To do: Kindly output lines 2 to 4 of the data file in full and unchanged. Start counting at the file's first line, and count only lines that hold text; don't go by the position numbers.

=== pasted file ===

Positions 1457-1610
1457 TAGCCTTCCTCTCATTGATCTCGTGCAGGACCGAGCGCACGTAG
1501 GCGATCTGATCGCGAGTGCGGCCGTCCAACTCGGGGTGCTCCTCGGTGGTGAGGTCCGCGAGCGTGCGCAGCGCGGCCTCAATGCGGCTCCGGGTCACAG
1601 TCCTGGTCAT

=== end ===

1457 TAGCCTTCCTCTCATTGATCTCGTGCAGGACCGAGCGCACGTAG
1501 GCGATCTGATCGCGAGTGCGGCCGTCCAACTCGGGGTGCTCCTCGGTGGTGAGGTCCGCGAGCGTGCGCAGCGCGGCCTCAATGCGGCTCCGGGTCACAG
1601 TCCTGGTCAT